|Max hot end Temperature||260 ºC||300 ºC||260 ºC|
|Max print bed temperature||100 ºC||110 ºC||100 ºC|
|Print surface||PC spring steel magnetic plate||PEI spring steel magnetic plate||PC spring steel magnetic plate|
|Bed Leveling||CR-Touch auto-leveling||CR-Touch auto-leveling||CR-Touch auto-leveling|
|User Interface||Color HD screen with Rotary knob||Touchscreen||Touchscreen|
Similar to the previous generation, the baseline Ender 3 S1 and the Ender 3 S1 Pro feature a 220 x 220 mm print bed. But, there's a slight increase in the print height of 20 mm, and now you receive a total Z-axis height of 270 mm with these printers. The Ender 3 S1 Plus is the big brother in the series, featuring a giant build volume of 300 x 300 x 300 mm.
Creality has introduced its proprietary Sprite extruders with the Ender 3 S1 printers. It's a direct drive extruder-hot end assembly installed in all three printers. But, only the Ender 3 S1 Pro features an all-metal hot end with a maximum temperature of 300 °C. Otherwise, the Ender 3 S1 and the Plus receive a PTFE-lined hot end with a top limit of 260 °C.
This extruder-hot end assembly is a substantial improvement and offers broad material compatibility and better printing performance than the original Ender 3 3D printers. The Ender 3 S1 Pro will be ideal if you want to print with high-temperature filaments.
Print beds on the Ender 3 S1 printers are excellent for print adhesion and removal. The Ender 3 S1 and the Plus feature a PC spring steel printing surface that magnetically attaches to the print bed. On the Ender 3 Pro, you get a PEI-coated, magnetic spring steel print bed.
Both the print beds offer excellent printing performance, and prints stick well to both surfaces without needing adhesives or glue sticks. The flexible nature of the print bed also facilitates easy print removal without any additional tools. The PEI print surface is superb for a wide variety of materials and complements the printer's high-temperature printing capabilities well.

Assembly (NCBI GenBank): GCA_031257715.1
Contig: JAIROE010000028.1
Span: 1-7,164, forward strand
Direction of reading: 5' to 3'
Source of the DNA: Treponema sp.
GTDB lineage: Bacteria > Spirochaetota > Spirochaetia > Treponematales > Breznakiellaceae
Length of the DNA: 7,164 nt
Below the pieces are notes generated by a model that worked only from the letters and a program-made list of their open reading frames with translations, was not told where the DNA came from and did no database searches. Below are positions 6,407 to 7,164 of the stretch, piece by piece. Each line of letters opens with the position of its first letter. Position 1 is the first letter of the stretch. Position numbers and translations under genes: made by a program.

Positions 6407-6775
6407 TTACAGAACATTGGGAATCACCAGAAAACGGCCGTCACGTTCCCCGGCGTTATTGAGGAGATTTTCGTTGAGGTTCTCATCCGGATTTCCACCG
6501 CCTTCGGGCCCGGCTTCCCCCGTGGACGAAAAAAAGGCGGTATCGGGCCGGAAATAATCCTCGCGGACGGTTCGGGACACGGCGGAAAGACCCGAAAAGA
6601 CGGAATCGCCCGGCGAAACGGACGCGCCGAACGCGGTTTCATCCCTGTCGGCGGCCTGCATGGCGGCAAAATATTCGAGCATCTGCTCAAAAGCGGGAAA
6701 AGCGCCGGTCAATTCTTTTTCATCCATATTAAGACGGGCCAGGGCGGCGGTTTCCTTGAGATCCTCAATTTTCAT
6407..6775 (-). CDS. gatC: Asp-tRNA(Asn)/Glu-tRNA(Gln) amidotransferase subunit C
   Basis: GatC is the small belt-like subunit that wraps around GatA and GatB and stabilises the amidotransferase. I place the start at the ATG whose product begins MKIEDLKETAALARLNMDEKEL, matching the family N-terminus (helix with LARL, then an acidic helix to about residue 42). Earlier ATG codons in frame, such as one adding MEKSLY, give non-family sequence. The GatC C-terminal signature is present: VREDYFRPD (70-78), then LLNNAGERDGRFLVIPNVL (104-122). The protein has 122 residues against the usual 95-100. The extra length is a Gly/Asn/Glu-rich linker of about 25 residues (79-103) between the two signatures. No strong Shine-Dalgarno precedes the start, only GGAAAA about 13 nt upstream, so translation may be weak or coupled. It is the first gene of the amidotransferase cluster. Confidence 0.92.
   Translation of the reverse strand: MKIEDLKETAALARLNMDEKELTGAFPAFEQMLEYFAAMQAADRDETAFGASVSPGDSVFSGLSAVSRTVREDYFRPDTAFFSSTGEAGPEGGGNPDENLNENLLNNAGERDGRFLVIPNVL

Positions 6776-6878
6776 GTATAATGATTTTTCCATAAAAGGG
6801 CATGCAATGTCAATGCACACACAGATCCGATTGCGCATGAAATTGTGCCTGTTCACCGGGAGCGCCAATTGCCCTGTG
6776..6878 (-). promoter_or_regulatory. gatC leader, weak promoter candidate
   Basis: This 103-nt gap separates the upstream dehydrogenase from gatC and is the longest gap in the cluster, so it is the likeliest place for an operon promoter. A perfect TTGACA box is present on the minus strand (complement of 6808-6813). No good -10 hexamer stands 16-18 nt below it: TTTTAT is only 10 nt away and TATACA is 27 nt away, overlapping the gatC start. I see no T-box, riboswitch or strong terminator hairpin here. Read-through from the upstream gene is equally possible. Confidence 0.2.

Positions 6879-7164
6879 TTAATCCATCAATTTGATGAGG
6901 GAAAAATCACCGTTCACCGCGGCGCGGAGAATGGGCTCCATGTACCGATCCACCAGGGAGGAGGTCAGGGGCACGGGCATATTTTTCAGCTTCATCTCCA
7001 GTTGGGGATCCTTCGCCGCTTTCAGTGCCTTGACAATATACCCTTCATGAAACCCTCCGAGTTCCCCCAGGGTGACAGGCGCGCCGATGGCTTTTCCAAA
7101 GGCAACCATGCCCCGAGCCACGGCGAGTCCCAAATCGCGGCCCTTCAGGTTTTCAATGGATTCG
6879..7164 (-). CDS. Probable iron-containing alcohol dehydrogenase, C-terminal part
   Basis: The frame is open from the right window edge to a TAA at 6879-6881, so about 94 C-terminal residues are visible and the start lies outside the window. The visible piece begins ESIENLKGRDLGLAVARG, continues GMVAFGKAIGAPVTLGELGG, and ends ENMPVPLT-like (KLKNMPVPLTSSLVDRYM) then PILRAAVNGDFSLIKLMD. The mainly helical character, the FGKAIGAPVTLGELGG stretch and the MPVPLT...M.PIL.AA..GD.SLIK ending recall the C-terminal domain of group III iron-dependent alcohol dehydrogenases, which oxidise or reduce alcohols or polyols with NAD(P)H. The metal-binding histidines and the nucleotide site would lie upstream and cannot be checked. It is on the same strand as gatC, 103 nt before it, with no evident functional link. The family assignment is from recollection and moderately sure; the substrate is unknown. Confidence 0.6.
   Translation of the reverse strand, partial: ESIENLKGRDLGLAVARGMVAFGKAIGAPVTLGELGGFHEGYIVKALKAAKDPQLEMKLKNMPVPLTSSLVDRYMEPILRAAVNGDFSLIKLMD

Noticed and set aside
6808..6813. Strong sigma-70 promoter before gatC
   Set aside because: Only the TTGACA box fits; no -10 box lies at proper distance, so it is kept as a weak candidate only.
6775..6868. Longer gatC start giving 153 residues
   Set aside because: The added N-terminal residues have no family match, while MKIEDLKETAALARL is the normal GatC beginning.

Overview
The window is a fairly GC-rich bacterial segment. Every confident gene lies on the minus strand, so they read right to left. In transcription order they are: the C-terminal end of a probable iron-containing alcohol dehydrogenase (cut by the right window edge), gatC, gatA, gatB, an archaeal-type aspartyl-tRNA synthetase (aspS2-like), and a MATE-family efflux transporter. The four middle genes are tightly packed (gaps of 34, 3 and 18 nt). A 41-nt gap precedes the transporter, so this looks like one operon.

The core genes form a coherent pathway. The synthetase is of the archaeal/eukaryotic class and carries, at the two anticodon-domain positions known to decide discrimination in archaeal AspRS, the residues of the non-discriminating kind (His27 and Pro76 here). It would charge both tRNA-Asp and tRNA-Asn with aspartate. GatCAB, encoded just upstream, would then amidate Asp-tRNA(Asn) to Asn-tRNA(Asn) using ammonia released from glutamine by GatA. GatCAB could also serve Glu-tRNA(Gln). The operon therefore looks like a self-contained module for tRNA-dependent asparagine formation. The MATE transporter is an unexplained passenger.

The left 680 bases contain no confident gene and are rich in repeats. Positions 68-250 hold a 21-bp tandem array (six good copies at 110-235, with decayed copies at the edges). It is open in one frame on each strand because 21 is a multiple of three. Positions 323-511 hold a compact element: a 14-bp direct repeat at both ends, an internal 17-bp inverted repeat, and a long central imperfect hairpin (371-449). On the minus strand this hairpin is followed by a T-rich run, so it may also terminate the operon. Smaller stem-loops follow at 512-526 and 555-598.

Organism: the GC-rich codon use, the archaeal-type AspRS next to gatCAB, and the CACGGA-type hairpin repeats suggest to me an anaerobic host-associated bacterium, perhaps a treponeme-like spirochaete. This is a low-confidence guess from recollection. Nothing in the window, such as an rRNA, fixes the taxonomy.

The Ender 3 S1 features a fantastic auto-bed leveling feature that was missing from the previous generation of Ender 3s. Auto-bed leveling removes the hassle of manually leveling the print bed and makes it easy for you to get a smooth and even first layer. This functionality also reduces the chances of print failures due to poor print adhesion.
Creality utilizes its leveling probe - CR Touch and maps around 16 points on the print bed to compensate for uneven printing areas. It's a neat feature to have and certainly saves a lot of printing time and effort.
Dual Z-axis Design
Creality introduced dual, synchronized Z-axes on all the Ender 3 S1 3D printers. While it's not a necessary feature for the small print area of the Ender 3 S1 and the S1 Pro, the dual lead screws help with better stability in the Ender 3 S1 Plus. For some reason, Creality skipped this feature on the Ender 3 Max, which would have benefited from double lead screws.
Nonetheless, it's a great addition to the S1 series and helps the printers maintain print quality while printing at high speeds. The prints have reduced ringing and ghosting, and the printing arm stays level without noticeable sag.